I started reporting the magazine story in the spring of 2017, so I’ve been working in Arlee for about four years. The story evolved constantly, but I always anchored myself with something that Phil’s father, John Malatare (Séliś/ Cree), told me: “It was about these boys from Arlee.” That idea did not change. It was always about the boys. But they were teenagers! Changing like the weather. I knew that adulthood would bring new and distinct challenges and that they would have to find their own paths in places that were often unwelcoming to them. The book chronicles their incredible championship seasons and then follows these young men as they make powerful choices about how to live on their own terms.

Were there any surprises or learning moments in the publishing process for this title?

For me, the greater learning process lay in the research and reporting, and I tried to stay around long enough to let some of my ingrained assumptions and expectations fall away. When I arrived in Arlee to report the magazine piece, I thought that, as a journalist who lived in and had read some about the American West, I was prepared. I was not. The history in this story cannot be contained in a single paragraph or section. It is everywhere and it continues. I thought a lot about the narration of time. I thought about the essence of athletic success, and what it means to “make it,” as it is so often framed. I thought about community and place and purpose. I reported for about three years— long enough to allow my literacy to expand a bit, and a hiccup in the grand scheme of things. The education continues.

Were there any surprises in the writing process for this book?

When it came to writing, I struggled to find a structure that served the story. There are many characters, and many deep family connections, and stories that span back decades and longer. The team played a style of basketball that was intentionally cooperative. But a cast of many is difficult to navigate for both a writer and a reader, and it took a long time to find a structure that allowed me to introduce the many characters without losing the thread. Put more succinctly: Early drafts were catastrophic. Eventually, I tried simply moving back and forth between Phil and his co-captain and cousin Will Mesteth, Jr. (Séliš/ Oglala Lakota/ Diné), with the complex narrative rotating around them. It seemed almost too basic, but it also worked.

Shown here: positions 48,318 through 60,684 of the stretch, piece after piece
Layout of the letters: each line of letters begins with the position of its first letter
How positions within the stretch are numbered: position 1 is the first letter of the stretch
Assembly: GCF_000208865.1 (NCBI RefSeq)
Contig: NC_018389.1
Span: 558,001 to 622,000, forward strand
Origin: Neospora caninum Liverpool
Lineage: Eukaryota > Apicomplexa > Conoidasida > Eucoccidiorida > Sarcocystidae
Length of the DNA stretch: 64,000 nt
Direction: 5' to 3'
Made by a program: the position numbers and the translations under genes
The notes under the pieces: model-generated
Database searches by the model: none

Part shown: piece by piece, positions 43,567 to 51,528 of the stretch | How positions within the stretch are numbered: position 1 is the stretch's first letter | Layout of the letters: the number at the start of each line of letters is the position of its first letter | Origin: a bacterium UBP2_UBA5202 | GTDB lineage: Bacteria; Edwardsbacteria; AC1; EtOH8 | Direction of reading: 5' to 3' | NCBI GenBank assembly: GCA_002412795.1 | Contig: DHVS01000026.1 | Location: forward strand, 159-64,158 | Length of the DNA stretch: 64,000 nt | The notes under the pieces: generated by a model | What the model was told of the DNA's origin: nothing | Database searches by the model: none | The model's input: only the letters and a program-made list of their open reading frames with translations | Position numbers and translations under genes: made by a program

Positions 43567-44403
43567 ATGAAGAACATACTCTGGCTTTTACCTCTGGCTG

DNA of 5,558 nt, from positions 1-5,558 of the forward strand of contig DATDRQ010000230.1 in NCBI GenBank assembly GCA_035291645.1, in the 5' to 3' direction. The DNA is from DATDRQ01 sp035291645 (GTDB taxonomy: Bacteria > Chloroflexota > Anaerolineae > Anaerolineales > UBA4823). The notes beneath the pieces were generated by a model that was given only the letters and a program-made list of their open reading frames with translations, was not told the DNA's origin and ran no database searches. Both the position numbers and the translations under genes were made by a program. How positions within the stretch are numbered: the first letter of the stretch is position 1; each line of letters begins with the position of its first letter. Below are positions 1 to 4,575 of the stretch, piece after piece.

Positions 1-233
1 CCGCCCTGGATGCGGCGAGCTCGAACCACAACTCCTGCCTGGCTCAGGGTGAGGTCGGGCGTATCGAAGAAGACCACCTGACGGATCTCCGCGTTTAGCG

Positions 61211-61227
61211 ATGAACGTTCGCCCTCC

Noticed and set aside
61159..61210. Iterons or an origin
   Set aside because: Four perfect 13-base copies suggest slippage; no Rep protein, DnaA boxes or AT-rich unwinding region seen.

Abe Streep: On the Power of Real Stories in Nonfiction

What do you hope readers will get out of your book?

I hope that readers in Arlee, Montana, find it honest, respectful, and human. I hope that readers who are less familiar with the issues in the book might reflect on their own lives, and the ways in which history affects us all; and how, even when faced with deep injustice, people can assert control. I hope readers might question certain expectations or assumptions about success and purpose. I hope issues of inequity and representation in college basketball in Montana are examined. And I hope readers enjoy spending time with one of the most thrilling teams to ever take a court. Before the Warriors played, their coach, Zanen Pitts, a first descendant of the Confederated Salish and Kootenai Tribes, prayed, “Let the refs keep up.” He meant it.

If you could share one piece of advice with other authors, what would it be?

I don’t want to be prescriptive so I’ll just talk about my experience. When I was deciding whether or not to write the book, an author I trust told me that if I did it, the commitment would be lifelong. I believe you need to be accountable to the people you write about and you need to stay accountable. A book like this isn’t something to take on lightly, and it’s not something to simply write and leave behind. A number of years ago I thought about pursuing a different book on an entirely different subject. I’m glad I didn’t. I wasn’t obsessed with that story, and I’m still not sure it was a story that needed to be a book. For me, Arlee has been all encompassing. It has entirely taken over my life for four years. I don’t say that with any regret. It would be terrible to be tethered to something about which you have ambivalence.